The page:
Battles of the Western Front 1914-1918. This article gives an overview of the battles on the Western Front.
Creation of The Western Front During The First World War of 1914-1918 the Allied Forces of Belgium, France, Great Britain, the Dominion Forces of the British Empire (Australia, Canada, India, New Zealand, Newfoundland and South Africa), Portugal and the United States (from April 1918) made a stand against the Imperial German Army's advance and occupation of Belgium from 4 August 1914 and north-eastern France from 6 August 1914. World War One - The Western Front. The opening engagement on the Western Front was the Battle of Mons on 23rd August 1914.
However after early battles of movement, the Western Front stagnated into trench warfare. In 1915, efforts were made to break the deadlock with costly Allied offenses at Neuve Chapelle and later in September at the Battle of Loos. However the German defensive system, protected by machine guns and barbed wire, was too strong. Around Ypres (pronounced ‘Wipers’ by British soldiers) the water table was too high to dig trenches. Battle of the Somme: injuries, treatment and the trenches. The Western Front. How did soldiers cope with war? Curator Dr Matthew Shaw, explores notions of patriotism, social cohesion, routine and propaganda, to ask how soldiers of World War One were able to psychologically cope with the realities of combat.
Introduction Given our understanding of the horrors of war, it is often difficult to understand how men coped with life at the Front during the First World War. Many, of course, did not: it is during this period that shell shock and what we now know as post-traumatic stress disorder were first described and diagnosed . Hundreds, across all the armies involved in the war, deserted, and both sides faced large mutinies – among the French in 1917 and by the German navy in 1918, as well the Russian Revolution in 1917. BBC Schools - Life in the trenches.
31 October 2014Last updated at 15:07 Two British soldiers standing in a flooded communication trench during World War One On the Western Front, the war was fought in trenches. Trenches were long, narrow ditches dug into the ground where soldiers lived all day and night. There were many lines of German trenches on one side and many lines of Allied trenches on the other. WWI: Life on the western front. US Army, Signal Corps. 1918.
"115th Regiment Field Artillery of the Thirtieth Division passing a group of German prisoners under guard of 9th Infantry, Laronville, France, September 12, 1918" State Archives of North Carolina.American soldiers of World War I experienced a great deal of hardship while fighting on the western front in France and Belgium. Since air transportation was still a dream, America’s doughboys traveled on ships to France. These troop ships were often crowded and uncomfortable, with bunks stacked several layers high, and the men and their equipment forced into tiny spaces.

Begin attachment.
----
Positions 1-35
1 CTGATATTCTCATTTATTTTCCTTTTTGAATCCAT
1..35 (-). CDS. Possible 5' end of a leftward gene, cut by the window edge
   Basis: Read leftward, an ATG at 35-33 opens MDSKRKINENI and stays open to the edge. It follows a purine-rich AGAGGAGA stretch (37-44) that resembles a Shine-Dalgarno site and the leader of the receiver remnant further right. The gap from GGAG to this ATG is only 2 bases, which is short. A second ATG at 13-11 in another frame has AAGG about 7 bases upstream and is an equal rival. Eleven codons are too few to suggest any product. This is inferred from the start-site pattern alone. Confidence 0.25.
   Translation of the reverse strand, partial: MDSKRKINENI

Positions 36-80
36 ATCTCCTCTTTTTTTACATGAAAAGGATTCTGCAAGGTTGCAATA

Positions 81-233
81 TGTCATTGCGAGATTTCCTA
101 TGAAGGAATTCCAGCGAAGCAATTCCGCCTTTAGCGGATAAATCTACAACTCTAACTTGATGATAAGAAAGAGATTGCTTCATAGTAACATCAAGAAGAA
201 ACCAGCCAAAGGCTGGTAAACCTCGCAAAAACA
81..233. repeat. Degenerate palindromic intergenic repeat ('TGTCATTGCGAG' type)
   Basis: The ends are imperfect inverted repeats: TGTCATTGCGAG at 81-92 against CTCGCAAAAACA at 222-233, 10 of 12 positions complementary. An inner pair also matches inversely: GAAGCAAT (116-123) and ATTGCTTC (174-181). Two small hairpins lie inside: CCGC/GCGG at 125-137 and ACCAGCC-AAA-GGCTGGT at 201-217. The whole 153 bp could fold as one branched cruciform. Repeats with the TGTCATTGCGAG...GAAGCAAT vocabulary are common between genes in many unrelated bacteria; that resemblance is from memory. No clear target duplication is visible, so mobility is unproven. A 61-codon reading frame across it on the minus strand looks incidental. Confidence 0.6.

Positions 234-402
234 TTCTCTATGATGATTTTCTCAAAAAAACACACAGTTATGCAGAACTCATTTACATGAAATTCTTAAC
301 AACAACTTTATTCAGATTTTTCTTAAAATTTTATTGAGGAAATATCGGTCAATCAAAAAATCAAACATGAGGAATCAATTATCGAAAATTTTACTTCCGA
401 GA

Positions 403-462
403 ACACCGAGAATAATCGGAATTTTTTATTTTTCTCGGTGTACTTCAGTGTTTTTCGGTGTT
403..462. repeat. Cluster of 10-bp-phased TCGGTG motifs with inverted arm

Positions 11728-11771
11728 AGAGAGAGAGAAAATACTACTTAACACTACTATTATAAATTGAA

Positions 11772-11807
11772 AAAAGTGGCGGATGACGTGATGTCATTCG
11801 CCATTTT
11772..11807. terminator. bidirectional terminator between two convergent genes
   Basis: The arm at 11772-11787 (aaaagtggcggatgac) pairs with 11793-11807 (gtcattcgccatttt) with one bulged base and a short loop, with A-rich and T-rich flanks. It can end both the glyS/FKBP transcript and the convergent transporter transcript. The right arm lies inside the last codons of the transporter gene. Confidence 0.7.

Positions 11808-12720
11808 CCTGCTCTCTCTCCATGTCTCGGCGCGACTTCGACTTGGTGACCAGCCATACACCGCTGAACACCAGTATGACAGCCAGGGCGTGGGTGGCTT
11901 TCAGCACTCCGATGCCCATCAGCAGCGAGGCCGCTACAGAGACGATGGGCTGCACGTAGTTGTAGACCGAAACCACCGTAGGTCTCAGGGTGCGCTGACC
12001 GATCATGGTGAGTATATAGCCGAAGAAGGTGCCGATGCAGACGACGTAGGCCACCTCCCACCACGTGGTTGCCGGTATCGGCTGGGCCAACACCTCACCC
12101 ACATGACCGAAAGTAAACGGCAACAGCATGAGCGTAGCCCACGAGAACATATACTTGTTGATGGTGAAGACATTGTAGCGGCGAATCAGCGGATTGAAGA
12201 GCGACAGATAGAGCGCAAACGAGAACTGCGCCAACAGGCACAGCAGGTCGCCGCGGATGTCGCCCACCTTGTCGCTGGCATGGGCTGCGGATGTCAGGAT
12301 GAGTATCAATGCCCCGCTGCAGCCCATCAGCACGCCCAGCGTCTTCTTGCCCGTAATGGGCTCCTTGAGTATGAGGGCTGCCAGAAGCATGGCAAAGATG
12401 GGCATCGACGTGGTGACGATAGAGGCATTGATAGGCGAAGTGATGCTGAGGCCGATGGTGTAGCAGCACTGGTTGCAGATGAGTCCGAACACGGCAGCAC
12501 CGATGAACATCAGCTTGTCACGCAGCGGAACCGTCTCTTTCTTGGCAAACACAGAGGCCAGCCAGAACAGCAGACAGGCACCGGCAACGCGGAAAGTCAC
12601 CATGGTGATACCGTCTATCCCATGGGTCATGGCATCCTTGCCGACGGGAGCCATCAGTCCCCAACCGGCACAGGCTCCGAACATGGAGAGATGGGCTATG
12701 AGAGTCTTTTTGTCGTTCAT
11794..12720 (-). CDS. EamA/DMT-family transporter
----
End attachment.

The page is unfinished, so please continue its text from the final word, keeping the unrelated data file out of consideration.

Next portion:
The soldiers came up on deck only once or twice a day, usually for exercise or lifeboat drill. The Western Front. The webserver at Alpha History tells us you’re using an adblocking tool, plug-in or browser extension on your computer or network.
We understand that many people don’t like web-based advertising. Ads on websites can often be irrelevant, distracting and ‘in your face’. Without ads, however, our website would not exist – or it would not be free. Ads are how we fund the creation and delivery of our content. We love providing free textbook-quality content and resources to people like you. Australians on the Western Front. The four siblings of the Malcolm family from Victoria.
Left to right: Lt Norman Malcolm, 2 Pioneers; Sister Stella Malcom, Australian Army Nursing Service (AANS); Lt Eric Malcolm, 3 Division Artillery; Staff Nurse Edith Malcolm, AANS. Norman, Stella and Eric all served on the Western Front and Edith in the Middle East. All four survived the war. Image courtesy of the Australian War Memorial. The 'Great War' (First World War) of 1914–1918, was devastating to all countries involved and was played out on a huge scale. Life in the trenches. In early 1916, life in the trenches was considered more comfortable by many Australian troops.
For those who had served on Gallipoli, the conditions on the Western Front seemed very different. Billets were within 2 kilometres of the front. There were army canteens selling groceries, tobacco and clothing, and the men could buy champagne and beer from the closest estaminet. This would all change with the arrival of winter, the most severe experienced in northern France in 36 years. Life in the trenches. As the northern hemisphere winter approached in 1914, the British and French forces had consolidated positions.
Allied forces had prevented the Germans from reaching two key objectives: Paris and the port of Calais. In general, the Germans had the higher ground on the Western Front, their trenches and dugouts were better protected and better prepared. German strategy became defensive early in the conflict as they realised they would have a hard enough time holding the ground they had won early in the war in Belgium and France. The stalemate. Actions in France. After Gallipoli, The Australian and New Zealand troops were reinforced and sent to the Western Front.
New recruits joined Gallipoli veterans to take over a 16 kilometre section of the line in Northern France. The section stretched from Armentieres village to the Sugarloaf Salient in front of the German-held village of Fromelles. Because the fighting was not as frequent, this section was nicknamed ‘the nursery’.